In the Cotopaxi Province of Ecuador is the Secret Garden. It takes a 30 minute taxi ride, then a 45 min bus ride and then another 30 minute truck ride to reach this remote, eden in the middle of vast plains coated in all shades of green and interspersed with rolling mounds. The red paint of the hostel walls make it stand out vibrantly against its surroundings. Each building serves its own unique purpose: the dormitory for travelers, the camping awnings, the outhouse, the jacuzzi solitude, the stables, the greenhouse and the main building where most of the visitors spend their time. There is a fully-loaded kitchen where chefs are baking all day, the two dining rooms, living room with a fireplace, and the adjacent shower and toilet room, which is connected by a door.
Why is this hostel loads better than your typical hotel or resort? Because The Secret Garden hostel offers top-notch service, breath-taking views, all meals and provides you with enough daily activities in one complete spot. What hotel or resort could give you a family-like feel the second you step onto the gravel driveway and close the door to the truck that picked you up at the bus stop? None that I can think of off the top of my head. The smiling hostel greeter came out and shook our hands, welcoming us inside while asking numerous questions to get to know us immediately.
We barely had time to set our bags down before she ushered us to the table for lunch: a delicious kale soup and plenty of home-made rolls with currents of steam emanating from their brown edges. As soon as we began slurping she let us know that one of the hostel volunteers would take us on a waterfall hike after we we got the chance to settle into our room. Once again I must ask, has any hotel or resort clerk done this for you? I didn’t think so.
The two volunteers took us to our dormitory room and figured out the beds that would be free that night and let us get organized. As soon as we walked back into the main house, we were told to go get our trekking boots. They had plenty to choose from and we each found our size. We were asked if they were comfortable and then set off down the path, over the hills and through an opening in the forest that only a guide would know of its location.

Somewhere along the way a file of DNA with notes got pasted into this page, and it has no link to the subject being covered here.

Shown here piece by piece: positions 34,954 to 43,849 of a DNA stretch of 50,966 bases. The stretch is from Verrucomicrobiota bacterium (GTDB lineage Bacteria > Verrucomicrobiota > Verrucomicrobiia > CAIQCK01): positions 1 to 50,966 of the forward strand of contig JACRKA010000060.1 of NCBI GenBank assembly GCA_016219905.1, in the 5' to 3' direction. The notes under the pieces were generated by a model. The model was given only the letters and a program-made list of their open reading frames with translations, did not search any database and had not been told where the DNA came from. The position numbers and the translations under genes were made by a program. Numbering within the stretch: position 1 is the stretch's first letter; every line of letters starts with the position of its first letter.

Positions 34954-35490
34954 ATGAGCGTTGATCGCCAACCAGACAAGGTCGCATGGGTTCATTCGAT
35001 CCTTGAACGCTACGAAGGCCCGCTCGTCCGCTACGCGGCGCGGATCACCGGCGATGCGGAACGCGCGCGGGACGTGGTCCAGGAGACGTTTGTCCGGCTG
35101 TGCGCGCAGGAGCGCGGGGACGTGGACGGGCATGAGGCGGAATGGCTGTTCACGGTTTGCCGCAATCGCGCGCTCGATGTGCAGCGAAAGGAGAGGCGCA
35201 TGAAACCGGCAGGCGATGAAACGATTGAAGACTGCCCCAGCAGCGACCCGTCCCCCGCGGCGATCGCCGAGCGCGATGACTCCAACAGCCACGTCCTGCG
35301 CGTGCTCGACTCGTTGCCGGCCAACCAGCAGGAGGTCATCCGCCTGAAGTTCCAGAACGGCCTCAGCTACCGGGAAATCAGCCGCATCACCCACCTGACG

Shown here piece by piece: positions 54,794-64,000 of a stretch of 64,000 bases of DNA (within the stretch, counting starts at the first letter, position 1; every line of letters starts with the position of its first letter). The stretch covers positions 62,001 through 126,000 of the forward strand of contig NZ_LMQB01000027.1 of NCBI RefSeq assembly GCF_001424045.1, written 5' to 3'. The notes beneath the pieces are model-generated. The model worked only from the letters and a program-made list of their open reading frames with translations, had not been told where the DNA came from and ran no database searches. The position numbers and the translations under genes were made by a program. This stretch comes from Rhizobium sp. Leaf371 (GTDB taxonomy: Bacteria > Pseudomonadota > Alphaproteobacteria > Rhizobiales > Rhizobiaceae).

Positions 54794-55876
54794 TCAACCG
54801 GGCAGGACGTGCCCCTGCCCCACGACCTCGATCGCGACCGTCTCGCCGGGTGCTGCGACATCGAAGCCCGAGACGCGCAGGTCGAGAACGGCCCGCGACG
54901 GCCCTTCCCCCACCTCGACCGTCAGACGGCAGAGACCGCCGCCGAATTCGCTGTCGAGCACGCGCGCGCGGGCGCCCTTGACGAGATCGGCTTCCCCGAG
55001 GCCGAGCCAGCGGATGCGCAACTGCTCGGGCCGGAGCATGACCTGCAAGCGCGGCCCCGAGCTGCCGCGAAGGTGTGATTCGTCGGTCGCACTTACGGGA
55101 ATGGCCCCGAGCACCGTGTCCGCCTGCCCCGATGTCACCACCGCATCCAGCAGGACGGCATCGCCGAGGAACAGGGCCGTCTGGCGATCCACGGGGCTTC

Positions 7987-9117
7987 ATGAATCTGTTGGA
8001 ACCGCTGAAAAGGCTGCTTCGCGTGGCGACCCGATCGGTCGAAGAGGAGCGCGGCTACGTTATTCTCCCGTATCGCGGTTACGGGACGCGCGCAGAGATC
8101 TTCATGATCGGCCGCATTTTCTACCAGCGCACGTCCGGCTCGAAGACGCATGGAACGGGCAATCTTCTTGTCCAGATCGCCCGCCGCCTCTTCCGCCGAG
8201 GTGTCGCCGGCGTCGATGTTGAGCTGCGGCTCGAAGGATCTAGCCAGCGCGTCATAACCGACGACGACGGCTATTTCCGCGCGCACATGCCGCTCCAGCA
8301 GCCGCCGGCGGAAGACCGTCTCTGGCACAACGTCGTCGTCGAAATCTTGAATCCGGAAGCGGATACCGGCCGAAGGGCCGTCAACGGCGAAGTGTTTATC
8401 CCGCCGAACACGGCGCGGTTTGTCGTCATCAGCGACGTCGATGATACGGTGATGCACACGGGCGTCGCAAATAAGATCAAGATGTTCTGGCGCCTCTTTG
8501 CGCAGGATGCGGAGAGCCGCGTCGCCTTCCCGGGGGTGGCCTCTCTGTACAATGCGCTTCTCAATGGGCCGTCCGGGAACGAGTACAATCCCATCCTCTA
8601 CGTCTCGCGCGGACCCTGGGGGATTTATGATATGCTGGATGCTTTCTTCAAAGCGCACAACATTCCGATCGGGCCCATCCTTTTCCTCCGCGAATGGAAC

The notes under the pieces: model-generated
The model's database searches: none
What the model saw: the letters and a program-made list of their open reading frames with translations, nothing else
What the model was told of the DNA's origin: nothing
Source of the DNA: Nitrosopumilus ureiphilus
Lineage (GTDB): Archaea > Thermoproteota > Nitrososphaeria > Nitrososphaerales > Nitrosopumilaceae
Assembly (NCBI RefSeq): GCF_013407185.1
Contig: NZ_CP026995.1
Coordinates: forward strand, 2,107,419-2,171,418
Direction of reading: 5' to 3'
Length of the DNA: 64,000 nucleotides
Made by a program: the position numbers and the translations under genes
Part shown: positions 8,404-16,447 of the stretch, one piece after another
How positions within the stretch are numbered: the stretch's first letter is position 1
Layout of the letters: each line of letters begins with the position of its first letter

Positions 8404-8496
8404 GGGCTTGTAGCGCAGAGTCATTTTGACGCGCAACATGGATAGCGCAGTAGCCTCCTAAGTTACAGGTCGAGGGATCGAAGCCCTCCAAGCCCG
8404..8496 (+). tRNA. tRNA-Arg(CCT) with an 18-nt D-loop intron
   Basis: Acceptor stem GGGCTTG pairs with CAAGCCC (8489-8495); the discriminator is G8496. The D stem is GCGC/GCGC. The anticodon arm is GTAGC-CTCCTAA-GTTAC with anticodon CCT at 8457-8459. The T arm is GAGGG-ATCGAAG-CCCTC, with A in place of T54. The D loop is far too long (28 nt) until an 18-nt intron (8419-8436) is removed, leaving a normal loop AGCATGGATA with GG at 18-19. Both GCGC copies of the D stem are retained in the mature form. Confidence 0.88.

Our boots trekked through streams, over boulders, up hills, through mud, over trees, under trees, down hills, and along cliff sides to see two cascading waterfalls flow into clear ponds. The rushing water couldn’t be heard outside of this hideaway haven of nature that was only being captured by our eyes and lenses. As soon as we left the forest refuge, the candles were being lit and sparkled in the windows of the dining room where the table was being set for dinner. Were candles lit at the last dinner you ate at your resort? Did they even provide a free meal with dessert? Probably not.
That evening, a wood-burning fire crackled in the living room where all the hostel guests sat on couches, in chairs and on the rug on the floor journaling, reading, listening to music, looking through pictures and conversing with one another. The hostel owners arrived with their children at that time and welcomed everybody like they were part of their family. The kids ran around playing for a bit before being told to get ready for bed. Last we saw of them was them in their pajamas and bare-feet running off to their bedroom. The hotel volunteers stood up and told us of the itinerary planned for tomorrow. If anyone was interested in horseback riding they were asked to sign up. My friends and I did. Each only $30. One by one each traveler departed through the bathroom door to get ready for bed.
Soon, we did the same. By the time we got to the dormitory and opened the door we felt the heat embrace us from the burning coals in the heater that warmed our room. We climbed up and slid into our individual bunk beds and enveloped our bodies within the thick, down comforters before we let our heads hit the pillows. Once the last of our bedroom guests did the same, the candles in the windows were blown out and darkness folded over our eyelids.
In the morning, we ate our breakfast, which was served earlier for those going horseback riding before the regular time. We brushed our teeth and all met at the stables where we selected our horses, were fitted for the stirrups and made sure we were comfortable before setting off on the six-hour ride. We were allowed to go at our own pace, which meant most of us were galloping away.
Once we reached the top of the Rumñahui Mountain, we got to see the Cotopaxi volcano from a closer distance. The guide served us tea and some sort of cake to warm us up because of the freezing and harsh, blowing winds we faced at such a high altitude. Did your hotel or resort hook you up with tours like this? Oh, right, they just passed you a bunch of brochures from other people in the area they most likely know nothing about.
We were met with fresh rolls and steaming soup once we returned to the hostel. After that, we got in the back of a truck that took us all the way back to Quito for the same price as the taxi and bus. We saved time and our bodies from more pain after six hours in the saddle. My final question is, did your hotel or resort have this much to offer in terms of service and value? Or simply, atmosphere and people?